Don’t be misled by the name—Family is not a place to pick up children’s books, unless of course your kids are into photos by Nobuyoshi Araki or local punk zines (in which case your kids are really cool; good job raising them!). If you’re looking for a special gift, check out the selection of prints and signed editions. 436 North Fairfax Avenue; Tuesday–Saturday, 1–9 p.m. & Sunday, 1–7 p.m.
In all likelihood, there will be a morning that calls for coffee, doughnuts, and burritos—in that order. Cofax hits the trifecta. There’s nothing much to the storefront other than a case of freshly made doughnuts in flavors like pistachio and strawberry, someone making the Stumptown drinks, and another asking whether you want bacon, chorizo, or a hot link in one of L.A.’s best burritos. The secret to its greatness? The smoked potatoes. 440 North Fairfax Avenue; Monday–Friday, 7 a.m.–4 p.m. & Saturday–Sunday, 7 a.m.–5 p.m.
It’s hard to find a pizza joint that resists the urge to complicate the art form. Prime Pizza’s short menu plays like a greatest hits of thin New York–style pies and other pizza-adjacent essentials (hi, garlic knots), while still throwing in a few bits of L.A. influence, like the sausage-kale option. Whatever you choose, you won’t be disappointed. 446 North Fairfax Avenue; Sunday–Thursday, 11 a.m.–11 p.m. & Friday–Saturday, 11–2 a.m.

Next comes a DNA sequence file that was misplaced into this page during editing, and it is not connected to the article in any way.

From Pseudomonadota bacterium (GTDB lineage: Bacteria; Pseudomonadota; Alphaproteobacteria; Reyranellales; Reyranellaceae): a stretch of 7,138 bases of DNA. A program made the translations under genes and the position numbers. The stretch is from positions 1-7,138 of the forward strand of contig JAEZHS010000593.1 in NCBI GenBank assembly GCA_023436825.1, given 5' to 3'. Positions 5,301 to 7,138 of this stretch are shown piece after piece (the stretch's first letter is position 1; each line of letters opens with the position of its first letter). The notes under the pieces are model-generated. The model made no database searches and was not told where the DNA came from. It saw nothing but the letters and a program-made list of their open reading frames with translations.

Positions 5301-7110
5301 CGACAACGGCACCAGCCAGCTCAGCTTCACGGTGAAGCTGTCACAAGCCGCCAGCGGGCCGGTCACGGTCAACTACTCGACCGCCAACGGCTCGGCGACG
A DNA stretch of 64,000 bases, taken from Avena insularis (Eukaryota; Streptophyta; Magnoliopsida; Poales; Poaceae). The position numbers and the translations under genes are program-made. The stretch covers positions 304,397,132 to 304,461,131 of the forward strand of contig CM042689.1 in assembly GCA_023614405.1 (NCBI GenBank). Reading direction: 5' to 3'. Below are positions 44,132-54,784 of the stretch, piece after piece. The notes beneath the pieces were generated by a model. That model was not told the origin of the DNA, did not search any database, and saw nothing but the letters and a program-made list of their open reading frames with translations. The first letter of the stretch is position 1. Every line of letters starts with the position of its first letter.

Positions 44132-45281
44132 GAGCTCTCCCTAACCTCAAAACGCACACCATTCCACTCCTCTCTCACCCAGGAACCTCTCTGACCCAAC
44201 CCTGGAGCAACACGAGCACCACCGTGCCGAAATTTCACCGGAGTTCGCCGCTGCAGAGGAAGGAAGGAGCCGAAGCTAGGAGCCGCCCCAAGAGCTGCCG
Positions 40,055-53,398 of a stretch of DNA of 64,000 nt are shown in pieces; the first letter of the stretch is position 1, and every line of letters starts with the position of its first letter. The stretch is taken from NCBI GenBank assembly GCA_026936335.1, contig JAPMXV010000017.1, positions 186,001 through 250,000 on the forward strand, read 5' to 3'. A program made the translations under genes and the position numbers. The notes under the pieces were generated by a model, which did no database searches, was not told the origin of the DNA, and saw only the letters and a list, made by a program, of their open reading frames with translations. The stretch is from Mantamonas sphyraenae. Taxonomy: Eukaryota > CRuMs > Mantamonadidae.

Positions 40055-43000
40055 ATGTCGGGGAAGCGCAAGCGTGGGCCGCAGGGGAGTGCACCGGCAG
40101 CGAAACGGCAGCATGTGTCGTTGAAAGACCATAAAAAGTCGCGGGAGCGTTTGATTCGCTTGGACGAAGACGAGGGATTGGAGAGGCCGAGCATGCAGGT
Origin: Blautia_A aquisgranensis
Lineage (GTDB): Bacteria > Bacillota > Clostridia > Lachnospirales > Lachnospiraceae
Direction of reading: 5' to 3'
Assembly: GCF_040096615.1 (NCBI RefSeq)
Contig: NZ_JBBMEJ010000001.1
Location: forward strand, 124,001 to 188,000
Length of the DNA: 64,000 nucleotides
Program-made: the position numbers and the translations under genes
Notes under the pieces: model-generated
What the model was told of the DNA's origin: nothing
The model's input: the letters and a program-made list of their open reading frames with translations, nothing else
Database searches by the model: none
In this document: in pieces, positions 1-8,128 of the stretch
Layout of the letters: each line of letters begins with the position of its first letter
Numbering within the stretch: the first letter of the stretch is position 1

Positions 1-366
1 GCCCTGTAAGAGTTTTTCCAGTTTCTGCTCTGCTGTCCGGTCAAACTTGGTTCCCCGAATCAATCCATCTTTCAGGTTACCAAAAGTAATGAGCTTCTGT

L.A. knows a thing or two about beloved local chicken-and-waffle chains, so New York–based Sweet Chick doesn’t try to infringe on the stomach-stuffing territory of Roscoe’s. Instead, the Nas-owned place carves out a perfect niche on Fairfax, with smaller, more Instagrammable plates, a stylish interior, and a full bar all appealing to the trendy local crowd. Waffles come with a selection of handcrafted butters that will have you swearing off anything else forever—don’t say we didn’t warn you. 448 North Fairfax Avenue; Monday–Thursday, 11–12 a.m.; Friday, 11–2 a.m.; Saturday, 10–2 a.m.; Sunday, 10–12 a.m.
Paramount Coffee Project
Originally an import from Sydney, Australia, this growing L.A. café enterprise—the long-and-lean location on Fairfax and its larger sexy sibling at Row DTLA—features excellent coffee and pulled espresso, teas hot and cold, plus daytime fare from overnight oats to avocado toast and roasted lamb sandwiches. The vibe is perfectly relaxed and conducive to long laptop sessions as needed. 456 North Fairfax Avenue; Monday–Saturday, 7 a.m.–5 p.m. & Sunday, 8 a.m.–5 p.m.